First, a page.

With all that in play, the NFL schedule makers sent the 49ers to the Meadowlands to play the Giants in the first Monday night game of the 1991 season. The champions were in their first game under coach Ray Handley, who succeeded the retired Parcells, but the result was almost identical -- they beat the 49ers 16-14 on a late field goal.

Wallace, 50, now a real estate investor and motivational speaker in Atlanta, recalls the aftermath as clearly as the game.

"Out of the corner of my eye, I see some of the Giants over there rallying around at midfield in order to pray," he said. "I remember going over to one of my teammates, and he was like, 'I had a bad game. I'm not feeling it tonight.' Then one of the other guys was just like, 'Dude, I'm not feeling it, either.'"

Cross, Thompson and three other Giants -- tight end Zeke Mowatt, offensive lineman William Roberts and defensive lineman John Washington -- were waiting at the midfield Meadowlands logo for their 49ers brethren to join them.

"I've gotta find somebody that's gonna go over here with me, because I can't be the only guy from the 49ers to get that huge fine," Wallace said. "I peeked over at the Giants, and all those guys are sitting there staring over at me. I tried to act like I didn't see them. I started to walk toward the 49ers locker room ... [but] I had made an oath to myself, an oath to God that I would stand up. So I went out there, and the moment I kneeled, I didn't feel any more pressure."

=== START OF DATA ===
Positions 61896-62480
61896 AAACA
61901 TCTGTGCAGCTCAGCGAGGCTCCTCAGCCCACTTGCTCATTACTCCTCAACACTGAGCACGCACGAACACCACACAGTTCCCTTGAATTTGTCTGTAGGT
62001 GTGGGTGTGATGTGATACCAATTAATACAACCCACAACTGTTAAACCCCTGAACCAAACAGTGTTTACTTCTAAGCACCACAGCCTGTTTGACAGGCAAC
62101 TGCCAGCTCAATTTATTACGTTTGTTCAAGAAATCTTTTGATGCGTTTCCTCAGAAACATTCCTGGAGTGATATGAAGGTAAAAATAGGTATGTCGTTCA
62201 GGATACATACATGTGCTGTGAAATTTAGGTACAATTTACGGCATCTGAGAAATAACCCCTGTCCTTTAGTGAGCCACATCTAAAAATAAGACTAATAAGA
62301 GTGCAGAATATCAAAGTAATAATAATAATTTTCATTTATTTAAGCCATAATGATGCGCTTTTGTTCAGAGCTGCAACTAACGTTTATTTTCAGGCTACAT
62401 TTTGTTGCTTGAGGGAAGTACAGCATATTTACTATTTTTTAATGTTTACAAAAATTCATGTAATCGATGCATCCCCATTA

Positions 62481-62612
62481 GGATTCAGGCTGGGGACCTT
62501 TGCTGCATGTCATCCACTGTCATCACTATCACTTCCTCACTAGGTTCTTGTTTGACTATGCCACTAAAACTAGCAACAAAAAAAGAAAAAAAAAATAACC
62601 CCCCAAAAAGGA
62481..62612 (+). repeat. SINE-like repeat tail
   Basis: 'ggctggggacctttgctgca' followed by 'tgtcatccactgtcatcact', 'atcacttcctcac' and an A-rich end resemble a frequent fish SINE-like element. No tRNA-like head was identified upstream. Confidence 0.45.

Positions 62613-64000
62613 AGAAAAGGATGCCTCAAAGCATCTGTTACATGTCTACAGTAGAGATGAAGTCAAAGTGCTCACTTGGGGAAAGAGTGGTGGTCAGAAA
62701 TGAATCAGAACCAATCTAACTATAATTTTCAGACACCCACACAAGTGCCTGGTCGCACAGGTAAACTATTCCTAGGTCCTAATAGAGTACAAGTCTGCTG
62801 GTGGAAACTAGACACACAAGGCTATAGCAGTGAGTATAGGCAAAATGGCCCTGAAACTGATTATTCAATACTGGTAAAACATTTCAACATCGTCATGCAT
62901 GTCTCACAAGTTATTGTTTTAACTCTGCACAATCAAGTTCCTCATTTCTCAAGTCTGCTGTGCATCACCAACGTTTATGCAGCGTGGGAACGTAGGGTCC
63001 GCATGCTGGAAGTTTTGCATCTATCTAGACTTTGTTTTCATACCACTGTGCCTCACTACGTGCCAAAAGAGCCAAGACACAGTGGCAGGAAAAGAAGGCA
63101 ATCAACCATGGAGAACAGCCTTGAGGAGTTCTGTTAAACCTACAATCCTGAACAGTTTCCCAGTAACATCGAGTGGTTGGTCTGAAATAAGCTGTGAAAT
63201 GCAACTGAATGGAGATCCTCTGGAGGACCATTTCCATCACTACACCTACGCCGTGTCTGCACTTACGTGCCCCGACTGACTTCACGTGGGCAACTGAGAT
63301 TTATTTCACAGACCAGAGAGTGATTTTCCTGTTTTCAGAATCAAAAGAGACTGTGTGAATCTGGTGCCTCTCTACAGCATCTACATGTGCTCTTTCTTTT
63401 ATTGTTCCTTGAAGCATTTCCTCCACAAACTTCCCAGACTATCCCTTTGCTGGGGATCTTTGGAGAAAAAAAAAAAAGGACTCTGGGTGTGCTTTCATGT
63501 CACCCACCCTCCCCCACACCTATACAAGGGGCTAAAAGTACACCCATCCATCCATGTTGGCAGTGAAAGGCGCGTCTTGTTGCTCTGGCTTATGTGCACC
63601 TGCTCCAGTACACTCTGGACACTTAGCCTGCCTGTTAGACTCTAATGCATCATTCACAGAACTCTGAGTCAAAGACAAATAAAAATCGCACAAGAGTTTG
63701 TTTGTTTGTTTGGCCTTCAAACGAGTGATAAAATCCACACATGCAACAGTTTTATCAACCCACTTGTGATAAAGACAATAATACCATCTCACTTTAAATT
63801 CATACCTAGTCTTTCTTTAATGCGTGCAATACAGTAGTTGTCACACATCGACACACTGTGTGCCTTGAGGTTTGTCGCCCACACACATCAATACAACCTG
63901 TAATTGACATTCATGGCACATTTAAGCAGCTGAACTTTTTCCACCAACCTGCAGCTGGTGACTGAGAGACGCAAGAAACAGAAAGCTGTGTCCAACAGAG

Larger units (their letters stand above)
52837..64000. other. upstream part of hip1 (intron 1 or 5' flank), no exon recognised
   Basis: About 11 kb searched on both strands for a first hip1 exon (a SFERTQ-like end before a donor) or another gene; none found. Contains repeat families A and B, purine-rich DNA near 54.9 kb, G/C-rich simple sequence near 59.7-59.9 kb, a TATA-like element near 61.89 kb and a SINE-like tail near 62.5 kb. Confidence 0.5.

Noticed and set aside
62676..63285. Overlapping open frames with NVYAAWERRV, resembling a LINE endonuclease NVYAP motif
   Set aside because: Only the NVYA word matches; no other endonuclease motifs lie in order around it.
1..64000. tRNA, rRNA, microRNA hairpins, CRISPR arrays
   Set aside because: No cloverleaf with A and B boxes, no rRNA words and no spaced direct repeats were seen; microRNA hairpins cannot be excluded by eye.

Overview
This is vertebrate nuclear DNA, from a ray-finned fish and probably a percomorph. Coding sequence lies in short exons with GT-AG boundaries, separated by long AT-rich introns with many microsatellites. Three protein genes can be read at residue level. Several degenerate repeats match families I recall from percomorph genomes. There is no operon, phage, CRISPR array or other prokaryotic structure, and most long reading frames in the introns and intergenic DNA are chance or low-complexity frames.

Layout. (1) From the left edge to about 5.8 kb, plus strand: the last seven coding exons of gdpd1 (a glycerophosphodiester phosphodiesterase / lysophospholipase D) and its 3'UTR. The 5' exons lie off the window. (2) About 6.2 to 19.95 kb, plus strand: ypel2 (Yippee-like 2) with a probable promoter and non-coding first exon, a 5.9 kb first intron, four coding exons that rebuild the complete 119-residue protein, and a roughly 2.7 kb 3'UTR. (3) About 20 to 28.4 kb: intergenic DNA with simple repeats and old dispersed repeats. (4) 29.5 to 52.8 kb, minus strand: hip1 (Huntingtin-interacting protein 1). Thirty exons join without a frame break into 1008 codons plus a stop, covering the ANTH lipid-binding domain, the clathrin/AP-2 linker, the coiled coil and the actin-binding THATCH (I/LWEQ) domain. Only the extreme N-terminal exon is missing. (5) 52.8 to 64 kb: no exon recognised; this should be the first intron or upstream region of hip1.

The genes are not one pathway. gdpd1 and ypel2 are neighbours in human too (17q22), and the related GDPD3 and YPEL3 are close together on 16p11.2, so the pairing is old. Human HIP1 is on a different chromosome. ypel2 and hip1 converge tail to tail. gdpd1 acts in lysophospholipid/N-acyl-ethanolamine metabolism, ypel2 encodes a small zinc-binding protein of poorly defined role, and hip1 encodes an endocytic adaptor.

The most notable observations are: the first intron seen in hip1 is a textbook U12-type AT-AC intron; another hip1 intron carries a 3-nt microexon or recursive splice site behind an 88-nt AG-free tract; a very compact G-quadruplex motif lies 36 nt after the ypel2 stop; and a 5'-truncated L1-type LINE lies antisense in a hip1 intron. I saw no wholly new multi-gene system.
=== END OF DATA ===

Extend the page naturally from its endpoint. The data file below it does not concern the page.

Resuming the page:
This time ABC's cameras spotted the gathering, and the broadcast crew pointed it out.

Dan Dierdorf: "By the way, gentlemen, that little grouping we're getting there at midfield, this was supposed to be taboo this year. A prayer."

Frank Gifford: "I'd hate to be the guy to say that's taboo."

Dierdorf (in agreement): "Really, really."

Richie told 49ers offensive coordinator Mike Holmgren on the flight back to California that Wallace had joined the Giants in prayer. Holmgren, who served as a liaison of sorts between the chapel and the team at large, joked to Richie, "If I get fired, you're getting fired too."

The next day, a team staffer told Wallace that owner Eddie DeBartolo and president Carmen Policy wanted to speak to him privately.

"At this point we're in meeting rooms, and my heart just starts pounding," Wallace said. "When they say Carmen Policy and Mr. DeBartolo want to talk to you, my heart just started beating so intensely."

After Wallace was left to fret for a moment, teammates began howling in laughter. Jones admitted he planned the prank and put the staffer up to it. Wallace can laugh now, but he was fuming at the time.

"You're talking about a big guy running after some guys trying to kill 'em," Wallace said. "That could have been my career. That could have been a huge fine. And they're sitting out there kidding with me, playing a joke. I just want to hit somebody, because I'm pretty mad about the whole incident."

Ultimately, there was neither a fine nor an edict to stop postgame praying from the league office.

Before long, following the leads of the 49ers, Giants and Bills, players from across the league took up the practice of praying in unison after games. The custom mushroomed over the years to the point where it now is an established routine in the NFL, college football and other sports.

"It's one of the greatest things I've ever done," Wallace said. "I didn't have a clue at that time [the impact it would make]. I was nervous about doing it, and to be honest, slightly apprehensive about doing it. I just said, 'I'm going to take a stand,' and I'm glad I did."